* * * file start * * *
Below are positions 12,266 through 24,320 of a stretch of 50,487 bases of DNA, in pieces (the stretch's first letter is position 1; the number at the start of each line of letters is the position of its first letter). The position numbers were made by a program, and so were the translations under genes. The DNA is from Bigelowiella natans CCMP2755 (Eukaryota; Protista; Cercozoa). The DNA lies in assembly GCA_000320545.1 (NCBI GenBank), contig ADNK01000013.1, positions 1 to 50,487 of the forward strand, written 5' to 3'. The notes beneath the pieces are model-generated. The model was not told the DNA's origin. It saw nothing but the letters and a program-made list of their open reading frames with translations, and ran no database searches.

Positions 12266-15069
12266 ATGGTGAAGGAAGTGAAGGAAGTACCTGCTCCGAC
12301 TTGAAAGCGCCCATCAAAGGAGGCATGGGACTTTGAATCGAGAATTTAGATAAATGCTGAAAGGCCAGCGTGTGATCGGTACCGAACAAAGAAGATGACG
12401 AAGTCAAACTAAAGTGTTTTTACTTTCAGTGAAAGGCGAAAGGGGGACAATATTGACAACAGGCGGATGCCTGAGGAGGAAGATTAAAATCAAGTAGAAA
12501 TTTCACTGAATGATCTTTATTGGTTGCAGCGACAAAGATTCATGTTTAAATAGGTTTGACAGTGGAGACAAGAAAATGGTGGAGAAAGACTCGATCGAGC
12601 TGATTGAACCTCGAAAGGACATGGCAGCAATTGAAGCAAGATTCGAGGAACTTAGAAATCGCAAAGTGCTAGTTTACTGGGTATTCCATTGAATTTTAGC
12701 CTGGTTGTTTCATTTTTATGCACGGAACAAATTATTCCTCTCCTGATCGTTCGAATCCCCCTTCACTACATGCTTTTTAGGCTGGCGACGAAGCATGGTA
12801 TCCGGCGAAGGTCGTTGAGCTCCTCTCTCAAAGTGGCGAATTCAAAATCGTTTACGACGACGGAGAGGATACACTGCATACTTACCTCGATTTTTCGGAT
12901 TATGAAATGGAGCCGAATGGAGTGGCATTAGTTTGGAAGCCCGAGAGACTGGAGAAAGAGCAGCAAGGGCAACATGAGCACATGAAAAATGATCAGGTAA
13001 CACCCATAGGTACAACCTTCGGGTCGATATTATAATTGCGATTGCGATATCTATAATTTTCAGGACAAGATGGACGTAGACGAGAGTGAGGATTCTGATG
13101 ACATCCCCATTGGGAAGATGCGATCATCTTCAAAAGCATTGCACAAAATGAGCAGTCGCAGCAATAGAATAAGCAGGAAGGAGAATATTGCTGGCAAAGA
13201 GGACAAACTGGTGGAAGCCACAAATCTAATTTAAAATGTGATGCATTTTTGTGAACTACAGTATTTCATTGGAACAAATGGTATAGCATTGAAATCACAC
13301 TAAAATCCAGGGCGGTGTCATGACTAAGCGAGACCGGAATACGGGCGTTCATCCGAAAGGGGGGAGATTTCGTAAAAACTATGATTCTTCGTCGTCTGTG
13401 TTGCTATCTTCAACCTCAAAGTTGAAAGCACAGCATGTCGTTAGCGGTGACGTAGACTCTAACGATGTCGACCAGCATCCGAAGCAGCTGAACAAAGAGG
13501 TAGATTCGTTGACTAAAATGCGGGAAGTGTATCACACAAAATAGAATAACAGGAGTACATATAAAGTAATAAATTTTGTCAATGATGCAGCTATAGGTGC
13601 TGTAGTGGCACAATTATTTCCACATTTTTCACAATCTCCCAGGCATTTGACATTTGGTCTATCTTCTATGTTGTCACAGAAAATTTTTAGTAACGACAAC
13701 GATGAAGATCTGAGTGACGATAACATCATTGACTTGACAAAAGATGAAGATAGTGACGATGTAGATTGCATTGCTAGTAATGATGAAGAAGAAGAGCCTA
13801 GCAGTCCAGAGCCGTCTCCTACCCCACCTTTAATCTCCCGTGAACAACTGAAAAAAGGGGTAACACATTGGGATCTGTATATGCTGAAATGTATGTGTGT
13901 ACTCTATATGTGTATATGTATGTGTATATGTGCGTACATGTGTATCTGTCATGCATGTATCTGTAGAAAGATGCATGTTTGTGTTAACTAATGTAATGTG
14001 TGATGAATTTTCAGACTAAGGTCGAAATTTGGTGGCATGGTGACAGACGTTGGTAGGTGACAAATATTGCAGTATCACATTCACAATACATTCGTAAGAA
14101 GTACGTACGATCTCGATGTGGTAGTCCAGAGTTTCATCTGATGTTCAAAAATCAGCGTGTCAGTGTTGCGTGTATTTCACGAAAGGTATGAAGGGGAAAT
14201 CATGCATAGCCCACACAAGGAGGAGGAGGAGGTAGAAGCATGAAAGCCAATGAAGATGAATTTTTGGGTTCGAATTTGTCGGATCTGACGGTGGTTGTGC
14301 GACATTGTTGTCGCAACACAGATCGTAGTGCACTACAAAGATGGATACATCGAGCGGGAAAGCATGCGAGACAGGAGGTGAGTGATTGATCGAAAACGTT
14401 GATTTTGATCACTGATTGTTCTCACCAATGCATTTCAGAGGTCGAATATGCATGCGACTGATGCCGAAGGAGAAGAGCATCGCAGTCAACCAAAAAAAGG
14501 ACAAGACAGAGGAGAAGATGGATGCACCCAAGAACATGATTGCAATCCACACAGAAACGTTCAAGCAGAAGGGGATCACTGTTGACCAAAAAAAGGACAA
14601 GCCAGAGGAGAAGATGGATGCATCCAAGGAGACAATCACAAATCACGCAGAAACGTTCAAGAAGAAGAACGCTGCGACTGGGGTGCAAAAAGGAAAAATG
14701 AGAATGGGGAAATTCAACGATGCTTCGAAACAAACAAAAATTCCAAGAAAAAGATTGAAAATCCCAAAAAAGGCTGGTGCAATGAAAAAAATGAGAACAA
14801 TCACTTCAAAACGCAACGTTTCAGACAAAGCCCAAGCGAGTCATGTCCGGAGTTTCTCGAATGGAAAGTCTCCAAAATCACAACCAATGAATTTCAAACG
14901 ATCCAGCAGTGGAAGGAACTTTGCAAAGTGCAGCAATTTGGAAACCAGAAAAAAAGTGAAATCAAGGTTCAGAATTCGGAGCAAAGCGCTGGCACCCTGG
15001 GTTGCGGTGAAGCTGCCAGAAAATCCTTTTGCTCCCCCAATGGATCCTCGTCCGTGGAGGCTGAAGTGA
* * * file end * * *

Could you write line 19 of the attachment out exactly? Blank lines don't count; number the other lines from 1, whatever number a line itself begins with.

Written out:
13801 GCAGTCCAGAGCCGTCTCCTACCCCACCTTTAATCTCCCGTGAACAACTGAAAAAAGGGGTAACACATTGGGATCTGTATATGCTGAAATGTATGTGTGT